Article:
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Drinking olive oil: a health and beauty elixir or celebrity fad in a shot glass?

In the ever-changing world of wellness trends and celebrity endorsed health fads there is a new trend on the scene: daily olive oil shots.

Celebrities such as Kourtney Kardashian, Beyonce, Gwyneth Paltrow and Jennifer Lopez all extol the virtues of swigging extra virgin as well as slathering it on their skin, crediting olive oil for their glowing complexions.

Lopez even based her JLo Beauty brand around the kitchen staple, claiming that her age-defying looks were not the result of botox or surgery but the family beauty secret: moisturising with olive oil.

And she’s in good company. Hollywood star Goldie Hawn reportedly drinks olive oil before bed and uses it topically as a moisturiser, while beauty icon Sophia Loren really goes to town by bathing in the stuff.

While these celebrities swear by the skin beautifying properties of olive oil, some skin types should give it a swerve. Those prone to acne or eczema, for example, might find the olive oil exacerbates their problems. Some dermatologists warn against using it as skin care altogether – bad news for JLo.

Why drink olive oil when you can take ellinol softgel capsules?

Thanks largely to celebrity promotion, drinking olive oil has now become a worldwide TikTok sensation. Viral videos show influencers tossing back shots of cult olive oil brands, and proclaiming a wide range of health benefits from improving digestion to clearing up acne.

Celebrity and influencers are sold on liquid gold but what about the rest of us? Can drinking olive oil really work on miracles for our health?

The benefits of olive oil

There’s no doubt that olive oil is full of good stuff. It’s high in polyphenols and antioxidants, which have protective qualities for the body’s tissues. It’s also a rich source of essential fatty acids, including oleic acid, which is known for lowering cholesterol so reducing the chances of heart disease.

Research has found that the inclusion of olive oil in the diet shows encouraging effects in a variety of inflammatory and medical diseases and can support weight management if used correctly.

Replacing butter, margarine, mayonnaise and dairy fat with olive oil has been linked to a lower risk of mortality. There’s also evidence to suggest that the protective compounds in olive oil may help  dementia and support the liver and kidneys.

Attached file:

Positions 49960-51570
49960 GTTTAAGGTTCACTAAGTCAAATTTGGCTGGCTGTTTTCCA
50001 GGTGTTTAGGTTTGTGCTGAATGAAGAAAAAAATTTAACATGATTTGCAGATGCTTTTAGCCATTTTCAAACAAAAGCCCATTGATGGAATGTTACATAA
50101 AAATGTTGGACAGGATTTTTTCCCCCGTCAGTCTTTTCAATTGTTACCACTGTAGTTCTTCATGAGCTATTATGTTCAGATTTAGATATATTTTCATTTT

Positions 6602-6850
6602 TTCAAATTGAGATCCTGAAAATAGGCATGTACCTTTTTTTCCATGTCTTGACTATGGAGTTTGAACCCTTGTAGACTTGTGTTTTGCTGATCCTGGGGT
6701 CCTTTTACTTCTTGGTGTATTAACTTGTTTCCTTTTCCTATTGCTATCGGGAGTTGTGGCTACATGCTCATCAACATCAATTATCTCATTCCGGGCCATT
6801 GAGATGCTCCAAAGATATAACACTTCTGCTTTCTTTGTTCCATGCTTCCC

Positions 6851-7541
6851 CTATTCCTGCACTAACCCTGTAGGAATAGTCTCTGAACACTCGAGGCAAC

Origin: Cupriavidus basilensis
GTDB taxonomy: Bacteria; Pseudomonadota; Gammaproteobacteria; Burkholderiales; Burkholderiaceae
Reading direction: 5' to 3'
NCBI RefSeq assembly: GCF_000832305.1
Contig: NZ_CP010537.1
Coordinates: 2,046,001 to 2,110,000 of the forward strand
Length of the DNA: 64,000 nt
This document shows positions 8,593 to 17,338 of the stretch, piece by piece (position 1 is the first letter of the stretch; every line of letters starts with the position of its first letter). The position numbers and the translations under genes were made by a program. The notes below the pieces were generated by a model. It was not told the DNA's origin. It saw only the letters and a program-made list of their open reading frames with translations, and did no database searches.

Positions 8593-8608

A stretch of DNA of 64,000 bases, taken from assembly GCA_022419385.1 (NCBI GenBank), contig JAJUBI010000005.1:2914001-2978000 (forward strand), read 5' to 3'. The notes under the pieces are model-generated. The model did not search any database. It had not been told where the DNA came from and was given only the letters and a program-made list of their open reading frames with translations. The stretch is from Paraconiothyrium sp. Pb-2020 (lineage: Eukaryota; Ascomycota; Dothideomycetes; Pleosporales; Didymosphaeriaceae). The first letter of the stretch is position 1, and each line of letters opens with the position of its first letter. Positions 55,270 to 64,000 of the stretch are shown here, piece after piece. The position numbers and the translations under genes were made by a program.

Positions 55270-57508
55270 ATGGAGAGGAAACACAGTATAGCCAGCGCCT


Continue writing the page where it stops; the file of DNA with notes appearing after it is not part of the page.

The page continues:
But none of this is new information to health professionals. The health benefits of extra virgin olive oil are well researched and nutritionists have promoted olive oil as a swap for saturated cooking fat for years.

After all, the Mediterranean diet has been touted as one of the healthiest diets in the world for decades. The diet itself can vary from region to region, but virgin olive oil is a consistent element. It’s used as the main source of cooking fat and included in everything from salad dressings to bread.

Can fat be healthy? Yes and no

Fats are crucial for a balanced diet, aiding in the absorption of fat-soluble vitamins A,D,E,K and enhancing the nutritional value of meals.

However, fat of any kind is also dense in calories and excessive consumption can lead to weight gain. According to the World Health Organization, to prevent unhealthy weight gain, adults should limit their intake of fat to 30% of total energy intake with no more than 10% coming from saturated fats.

Two tablespoons of olive oil – the standard amount in the shots taken by celebrities and social media influencers – contain 28g of fat (238 calories) and 3.8g of saturated fat equating to 19% of the recommended daily intake.

That daily shot of extra virgin, then, might not be the best idea. Adding small amounts of olive oil to meals throughout the day is a more balanced – and appetising – approach to incorporating healthy fats into your diet.

But what about Kourtney Kardashian’s claim that: “It’s recommended to consume extra virgin olive oil in the morning on an empty stomach so the oil can coat your system and neutralize your stomach walls for optimal benefits?”

Some brands have also echoed the idea that consuming olive oil on an empty stomach offers unique health benefits. But no. There’s no scientific evidence to suggest this is true.

For a healthy but more satisfying snack, Kourtney might try including a handful of olives into her daily diet. Olives offer the same rich array of nutrients, including vitamins E, A and K, alongside essential minerals such as iron, calcium, magnesium, potassium and amino acids.

Unlike olive oil, olives have the added benefit of a high fibre content. The combination of fat and fibre enhances feelings of satiety, making olives a nutritious addition to the diet.

Hazel Flight is the Program Lead Nutrition and Health at Edge Hill University. This piece first appeared on The Conversation.